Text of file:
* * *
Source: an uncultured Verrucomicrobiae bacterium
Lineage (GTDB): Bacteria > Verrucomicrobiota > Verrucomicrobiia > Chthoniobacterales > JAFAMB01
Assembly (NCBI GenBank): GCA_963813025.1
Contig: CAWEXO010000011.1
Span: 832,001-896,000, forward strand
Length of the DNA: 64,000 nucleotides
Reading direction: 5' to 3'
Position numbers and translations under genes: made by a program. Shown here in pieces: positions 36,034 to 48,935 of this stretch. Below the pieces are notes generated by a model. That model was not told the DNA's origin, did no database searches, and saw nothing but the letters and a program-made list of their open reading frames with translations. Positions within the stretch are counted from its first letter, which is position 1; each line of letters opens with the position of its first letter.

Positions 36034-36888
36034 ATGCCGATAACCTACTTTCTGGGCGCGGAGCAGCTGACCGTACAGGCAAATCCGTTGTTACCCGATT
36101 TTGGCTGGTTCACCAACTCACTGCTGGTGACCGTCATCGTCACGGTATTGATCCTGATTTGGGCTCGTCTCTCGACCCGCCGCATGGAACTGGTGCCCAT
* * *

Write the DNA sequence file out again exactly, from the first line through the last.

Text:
Source: an uncultured Verrucomicrobiae bacterium
Lineage (GTDB): Bacteria > Verrucomicrobiota > Verrucomicrobiia > Chthoniobacterales > JAFAMB01
Assembly (NCBI GenBank): GCA_963813025.1
Contig: CAWEXO010000011.1
Span: 832,001-896,000, forward strand
Length of the DNA: 64,000 nucleotides
Reading direction: 5' to 3'
Position numbers and translations under genes: made by a program. Shown here in pieces: positions 36,034 to 48,935 of this stretch. Below the pieces are notes generated by a model. That model was not told the DNA's origin, did no database searches, and saw nothing but the letters and a program-made list of their open reading frames with translations. Positions within the stretch are counted from its first letter, which is position 1; each line of letters opens with the position of its first letter.

Positions 36034-36888
36034 ATGCCGATAACCTACTTTCTGGGCGCGGAGCAGCTGACCGTACAGGCAAATCCGTTGTTACCCGATT
36101 TTGGCTGGTTCACCAACTCACTGCTGGTGACCGTCATCGTCACGGTATTGATCCTGATTTGGGCTCGTCTCTCGACCCGCCGCATGGAACTGGTGCCCAT